We recommend jade plants for your indoor garden if you are looking to decorate and accent areas of your home.
These succulents are ideal for those who live in apartments or condos. Jade plants do not grow very large, so they are ideal for small living spaces.
Jade plants are also known as money plants. These plants are believed to bring good luck and change the energy of your home. Jade plants can withstand harsh conditions indoors.
These perennial plants can live for many years and make a great housewarming gift. Jade plants have thick, woody stems and oval leaves that give them the appearance of small trees rather than houseplants. Jade plants can grow indoors to a height of 4 feet. They are tolerant of hot conditions and will thrive in warm climates.
Jade Plant aka Money Plants
It is important to keep the soil of your jade plants moist during the summer, as they dry out quickly in hot weather. To avoid root rot, it is important that the soil does not dry out between waterings.
If you live in an area with USDA zones 10 and above, jade plants can be grown outdoors. In colder climates, jade plants will not thrive below USDA zone 8. If your area has warm summers and cold winters, you can pot your jade plants indoors and bring them back indoors during the winter when temperatures drop below 10 C.
Choose a large container that is easy to move when planting jades. Jade plants do not have large root systems, so they can become too heavy and tip the container over. Be sure to use a light, loamy soil to grow your plants.
You need to make sure the soil drains well and that your pot has drainage holes that allow water to run off the roots. Overwatering your jades can lead to root rot. To improve soil drainage, mix perlite with general potting soil in a 2:1 ratio.
Pre-mixed potting soils are available at succulent and cactus nurseries. These mixes can also be used to grow jade plants. Your jade plants do not need to be watered immediately after planting, unlike other plants.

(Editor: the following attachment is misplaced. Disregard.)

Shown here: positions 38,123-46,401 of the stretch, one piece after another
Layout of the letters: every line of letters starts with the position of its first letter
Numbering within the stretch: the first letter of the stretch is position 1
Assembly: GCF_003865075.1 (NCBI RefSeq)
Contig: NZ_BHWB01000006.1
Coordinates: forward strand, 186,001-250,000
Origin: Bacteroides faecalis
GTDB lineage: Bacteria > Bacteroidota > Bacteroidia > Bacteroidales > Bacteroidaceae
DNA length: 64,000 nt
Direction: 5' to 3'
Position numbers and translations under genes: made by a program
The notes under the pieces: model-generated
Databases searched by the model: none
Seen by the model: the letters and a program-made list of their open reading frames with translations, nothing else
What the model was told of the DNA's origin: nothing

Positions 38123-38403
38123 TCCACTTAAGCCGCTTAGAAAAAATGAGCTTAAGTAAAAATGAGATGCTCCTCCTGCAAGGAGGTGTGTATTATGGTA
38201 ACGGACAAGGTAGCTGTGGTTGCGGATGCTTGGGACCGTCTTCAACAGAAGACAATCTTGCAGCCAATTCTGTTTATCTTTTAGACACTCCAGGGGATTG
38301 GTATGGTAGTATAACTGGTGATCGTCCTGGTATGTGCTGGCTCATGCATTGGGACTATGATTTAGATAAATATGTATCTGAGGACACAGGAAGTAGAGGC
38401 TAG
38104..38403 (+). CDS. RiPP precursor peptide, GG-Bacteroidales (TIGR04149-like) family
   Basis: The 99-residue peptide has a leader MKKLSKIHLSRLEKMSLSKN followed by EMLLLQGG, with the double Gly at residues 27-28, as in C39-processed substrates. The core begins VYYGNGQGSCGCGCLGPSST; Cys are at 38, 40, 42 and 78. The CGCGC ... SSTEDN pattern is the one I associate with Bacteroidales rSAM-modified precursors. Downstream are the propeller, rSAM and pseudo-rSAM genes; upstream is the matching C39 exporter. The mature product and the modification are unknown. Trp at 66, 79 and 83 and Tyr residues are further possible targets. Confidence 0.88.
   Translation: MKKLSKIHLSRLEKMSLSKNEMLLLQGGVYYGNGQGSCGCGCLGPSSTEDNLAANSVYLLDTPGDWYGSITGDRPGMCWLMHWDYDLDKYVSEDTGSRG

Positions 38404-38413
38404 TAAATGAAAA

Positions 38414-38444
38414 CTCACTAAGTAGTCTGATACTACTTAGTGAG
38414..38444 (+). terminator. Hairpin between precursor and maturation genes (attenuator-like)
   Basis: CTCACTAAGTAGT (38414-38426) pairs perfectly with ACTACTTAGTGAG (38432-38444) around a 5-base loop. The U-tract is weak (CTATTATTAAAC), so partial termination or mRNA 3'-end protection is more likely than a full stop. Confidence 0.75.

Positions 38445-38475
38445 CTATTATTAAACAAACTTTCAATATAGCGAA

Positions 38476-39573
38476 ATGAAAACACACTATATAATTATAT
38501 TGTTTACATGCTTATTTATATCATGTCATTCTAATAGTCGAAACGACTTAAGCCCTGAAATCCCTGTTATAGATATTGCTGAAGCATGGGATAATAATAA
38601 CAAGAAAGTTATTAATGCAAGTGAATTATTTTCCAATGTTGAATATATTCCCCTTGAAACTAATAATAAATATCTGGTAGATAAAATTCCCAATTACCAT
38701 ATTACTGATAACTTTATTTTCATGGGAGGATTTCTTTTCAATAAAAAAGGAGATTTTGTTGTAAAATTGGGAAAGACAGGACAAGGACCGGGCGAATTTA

Give the plant its first watering after waiting 4-7 days. The jade will have time to adapt to the soil while waiting to be watered.
Starting Jade Plants From Cuttings
Jade plants are easy to propagate from cuttings. It is easy to start plants from leaves or cuttings. They will grow into full-sized plants in no time.
This is a quick guide on how to grow jade plants.
You can either cut the stem or remove a leaf with a sharp knife. You should only take cuttings from mature plants.
A stem should be cut to a length of 2 to 8 cm. It should also have at least two sets of leaves.
Once you remove the cutting, let it dry in a warm place for a few days. The stem will form a callus on the cutting as it dries, which will prevent rotting and encourage rooting.
After a few days of drying, your pot can be prepared for planting. To improve soil drainage, you can add a 2:1 ratio of perlite potting soil. You need to make sure your container has enough drainage holes.
Make sure the soil is not too dry when you plant. Moisture will cause rot to form where roots should grow. Lay the leaf cuttings horizontally on top. To begin rooting, cover the top with soil for a few days.
Use sticks to support the stem until it begins to root.
The pot should be placed in a warm area of the house and out of direct sunlight. The cutting will develop roots if you do not water it for the first 2 weeks. Pull on your jade after four weeks to see if the roots can support the weight of the plant.